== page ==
Ok, maybe not entirely obsolete, but getting there quickly.

To put this remark into perspective, read this article about 8 and 16 Bit Microcontrollers. Unfortunately, there’s no date on this article. It may have appeared in the Embedded Systems journal, but I didn’t check. --Michael Pruemm

For more details on the architectures discussed here, see the microcontroller shootout.

Over the last ten or so years, I’ve “checked in” periodically with the state of 8-bit microcontrollers, hoping to find something more delicious (and better suited to Forth, among other languages) than the 8051 or HC11 or various PIC derivatives. I never found anything I liked.

Sure, there are lots of tiny chips out there that can do amazing things, but you’re stuck programming weird and awkward old-school architectures, in assembler (or throwing away what performance you do have by using a C compiler). Even though some of these things are cheap, many aren’t that cheap. Silicon Labs, né Cygnal, sell quite fast 8051 derivatives (25M clock, and many instructions execute in one cycle) but prices start at $7 or so, and go up from there. And you’re stuck with an 8051, albeit a very fast one.

I have hoped, for years, that my architecture of choice, the ARM architecture (hereafter “ARM”), would someday take over the world.

Well, folks, it looks like it is finally poised to do so. In 2003, Philips (now NXP) announced the LPC2100 series: an ARM 7TDMI-based, low pin-count (48 to 64 pin) microcontroller, with on-chip Flash (up to 512k in some variants) and RAM (up to 64k). It runs at 60M, and because of some cleverness in the Flash memory interface, it can mostly execute full speed directly out of Flash. These things are relatively cheap considering what you get. Prices seem to start around the $10 mark. But you get a very capable microcontroller that can double as a medium-speed DSP: it can do a 32x32 multiply-accumulate in 4 clocks (one clock per 8 bits of coefficient).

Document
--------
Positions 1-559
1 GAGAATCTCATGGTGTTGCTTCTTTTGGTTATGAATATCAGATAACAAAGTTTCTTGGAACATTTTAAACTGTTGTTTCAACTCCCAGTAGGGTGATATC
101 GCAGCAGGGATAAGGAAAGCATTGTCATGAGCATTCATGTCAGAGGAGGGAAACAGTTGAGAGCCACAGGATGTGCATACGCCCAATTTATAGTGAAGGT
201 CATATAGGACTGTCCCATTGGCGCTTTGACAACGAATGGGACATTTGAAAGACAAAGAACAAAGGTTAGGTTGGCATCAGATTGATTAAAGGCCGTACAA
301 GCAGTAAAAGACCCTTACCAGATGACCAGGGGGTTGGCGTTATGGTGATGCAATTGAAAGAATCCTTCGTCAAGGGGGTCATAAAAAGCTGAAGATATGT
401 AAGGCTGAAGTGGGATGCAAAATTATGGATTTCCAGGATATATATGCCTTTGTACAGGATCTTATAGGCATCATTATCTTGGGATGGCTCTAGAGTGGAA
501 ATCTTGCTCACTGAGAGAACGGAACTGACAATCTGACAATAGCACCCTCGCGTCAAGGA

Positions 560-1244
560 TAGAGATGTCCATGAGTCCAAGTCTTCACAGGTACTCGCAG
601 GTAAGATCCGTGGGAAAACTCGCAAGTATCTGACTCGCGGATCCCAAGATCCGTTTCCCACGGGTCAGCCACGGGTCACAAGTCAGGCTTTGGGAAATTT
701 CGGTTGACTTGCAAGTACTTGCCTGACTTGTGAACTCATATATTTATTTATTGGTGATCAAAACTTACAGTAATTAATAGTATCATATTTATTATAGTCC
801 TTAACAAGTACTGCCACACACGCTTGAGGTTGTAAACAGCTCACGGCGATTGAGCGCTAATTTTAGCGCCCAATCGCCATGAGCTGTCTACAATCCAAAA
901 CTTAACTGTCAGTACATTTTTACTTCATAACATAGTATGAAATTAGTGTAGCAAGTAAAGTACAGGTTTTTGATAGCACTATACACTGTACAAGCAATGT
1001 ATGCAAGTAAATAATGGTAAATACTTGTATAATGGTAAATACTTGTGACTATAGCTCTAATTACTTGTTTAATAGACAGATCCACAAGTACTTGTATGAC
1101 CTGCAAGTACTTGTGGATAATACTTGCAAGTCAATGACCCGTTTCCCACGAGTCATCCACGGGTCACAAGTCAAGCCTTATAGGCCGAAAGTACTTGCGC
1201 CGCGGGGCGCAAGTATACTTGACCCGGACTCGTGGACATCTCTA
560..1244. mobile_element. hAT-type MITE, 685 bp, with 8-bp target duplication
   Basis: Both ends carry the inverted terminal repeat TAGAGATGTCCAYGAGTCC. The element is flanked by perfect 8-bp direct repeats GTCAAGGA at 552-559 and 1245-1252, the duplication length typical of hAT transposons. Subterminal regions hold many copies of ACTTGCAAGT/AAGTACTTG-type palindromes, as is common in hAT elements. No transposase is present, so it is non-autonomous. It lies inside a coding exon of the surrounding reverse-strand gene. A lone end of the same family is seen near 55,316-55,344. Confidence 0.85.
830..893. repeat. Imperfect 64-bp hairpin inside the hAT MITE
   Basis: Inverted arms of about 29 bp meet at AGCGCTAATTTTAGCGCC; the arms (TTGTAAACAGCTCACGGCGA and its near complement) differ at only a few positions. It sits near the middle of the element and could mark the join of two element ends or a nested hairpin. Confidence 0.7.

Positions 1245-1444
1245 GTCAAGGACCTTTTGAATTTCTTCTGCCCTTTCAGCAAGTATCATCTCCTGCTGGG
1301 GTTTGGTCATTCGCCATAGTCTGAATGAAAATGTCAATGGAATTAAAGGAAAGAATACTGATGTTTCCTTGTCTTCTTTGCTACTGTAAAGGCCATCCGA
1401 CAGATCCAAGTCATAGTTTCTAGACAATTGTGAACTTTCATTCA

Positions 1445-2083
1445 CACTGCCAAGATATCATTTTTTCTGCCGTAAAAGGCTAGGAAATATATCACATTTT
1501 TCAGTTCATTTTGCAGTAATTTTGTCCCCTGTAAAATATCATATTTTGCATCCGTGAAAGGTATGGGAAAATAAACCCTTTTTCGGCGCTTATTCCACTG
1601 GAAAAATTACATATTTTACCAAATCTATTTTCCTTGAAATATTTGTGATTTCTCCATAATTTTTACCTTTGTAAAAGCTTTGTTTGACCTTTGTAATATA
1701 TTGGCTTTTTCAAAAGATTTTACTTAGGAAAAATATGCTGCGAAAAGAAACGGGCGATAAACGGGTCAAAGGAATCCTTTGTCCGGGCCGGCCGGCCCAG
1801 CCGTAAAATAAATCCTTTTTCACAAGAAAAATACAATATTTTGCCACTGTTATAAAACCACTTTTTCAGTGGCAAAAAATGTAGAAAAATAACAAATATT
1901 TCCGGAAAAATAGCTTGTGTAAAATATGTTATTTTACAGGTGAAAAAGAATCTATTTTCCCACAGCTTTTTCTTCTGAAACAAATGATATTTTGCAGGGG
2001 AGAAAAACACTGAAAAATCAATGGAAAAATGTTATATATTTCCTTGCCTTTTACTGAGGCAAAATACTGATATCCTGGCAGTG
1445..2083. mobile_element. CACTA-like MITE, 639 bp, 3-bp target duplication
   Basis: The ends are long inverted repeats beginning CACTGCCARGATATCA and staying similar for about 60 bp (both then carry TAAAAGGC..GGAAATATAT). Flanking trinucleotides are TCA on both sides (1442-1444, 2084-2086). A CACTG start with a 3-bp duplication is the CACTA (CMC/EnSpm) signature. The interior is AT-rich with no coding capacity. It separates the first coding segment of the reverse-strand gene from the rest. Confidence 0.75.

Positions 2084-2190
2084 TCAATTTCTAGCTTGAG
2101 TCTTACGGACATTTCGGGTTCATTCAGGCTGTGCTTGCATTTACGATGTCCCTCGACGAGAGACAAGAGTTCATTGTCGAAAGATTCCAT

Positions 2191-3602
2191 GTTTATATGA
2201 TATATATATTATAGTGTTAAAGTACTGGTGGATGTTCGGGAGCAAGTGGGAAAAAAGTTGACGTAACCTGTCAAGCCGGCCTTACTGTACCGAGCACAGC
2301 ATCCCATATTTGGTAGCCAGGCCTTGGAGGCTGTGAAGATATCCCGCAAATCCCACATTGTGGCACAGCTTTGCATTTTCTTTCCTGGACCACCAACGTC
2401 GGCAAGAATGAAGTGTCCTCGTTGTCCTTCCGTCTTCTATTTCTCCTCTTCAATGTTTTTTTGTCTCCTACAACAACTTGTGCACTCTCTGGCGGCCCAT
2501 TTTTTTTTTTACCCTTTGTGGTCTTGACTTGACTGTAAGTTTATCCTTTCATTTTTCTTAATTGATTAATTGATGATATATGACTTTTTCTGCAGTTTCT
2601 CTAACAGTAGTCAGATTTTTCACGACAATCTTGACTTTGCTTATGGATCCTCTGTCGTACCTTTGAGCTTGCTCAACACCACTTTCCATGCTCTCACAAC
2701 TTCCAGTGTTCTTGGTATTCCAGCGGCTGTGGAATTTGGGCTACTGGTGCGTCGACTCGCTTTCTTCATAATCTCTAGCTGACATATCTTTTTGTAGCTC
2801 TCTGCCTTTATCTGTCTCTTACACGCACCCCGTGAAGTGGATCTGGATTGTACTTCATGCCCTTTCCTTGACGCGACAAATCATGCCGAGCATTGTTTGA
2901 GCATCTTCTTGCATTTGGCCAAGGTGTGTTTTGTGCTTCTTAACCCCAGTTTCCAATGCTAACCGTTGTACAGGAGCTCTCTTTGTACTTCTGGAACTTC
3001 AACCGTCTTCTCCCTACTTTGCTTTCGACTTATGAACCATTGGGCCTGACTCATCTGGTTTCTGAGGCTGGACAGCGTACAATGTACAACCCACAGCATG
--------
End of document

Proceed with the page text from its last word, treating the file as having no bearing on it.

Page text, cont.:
Philips/NXP are constantly adding new variations and new peripherals. The initial member, and the most “basic” in the line, is the LPC2106. It has 128k Flash, 64k RAM, lots of peripherals, but no A/D or D/A, and no CAN interface. Another interesting variant is the LPC2129, which has A/D and CAN interfaces, but less RAM (16k). See the entire family here.

Many believe, and I agree, that the ARM architecture is poised to be the 8051 for this millenium.

I’m very excited about these chips, and would like to build some kickass tools for programming them. I’ve written an ARM assembler and disassembler in Forth, and have done a lot of thinking about how to structure a native Forth. I’d also like to see some kind of small, strict functional language on one of these. Can we fit a Caml-like runtime in 8k or so?

How about the Lua programming language? It’s designed for embedding. It’s a strict functional language. Could be lots of fun.

Other than these new ARM-based chips, I think the most interesting microcontrollers now available are:

That said, I’ve decided to use a Freescale S08 chip for my Spoken Word project. (I have my reasons.)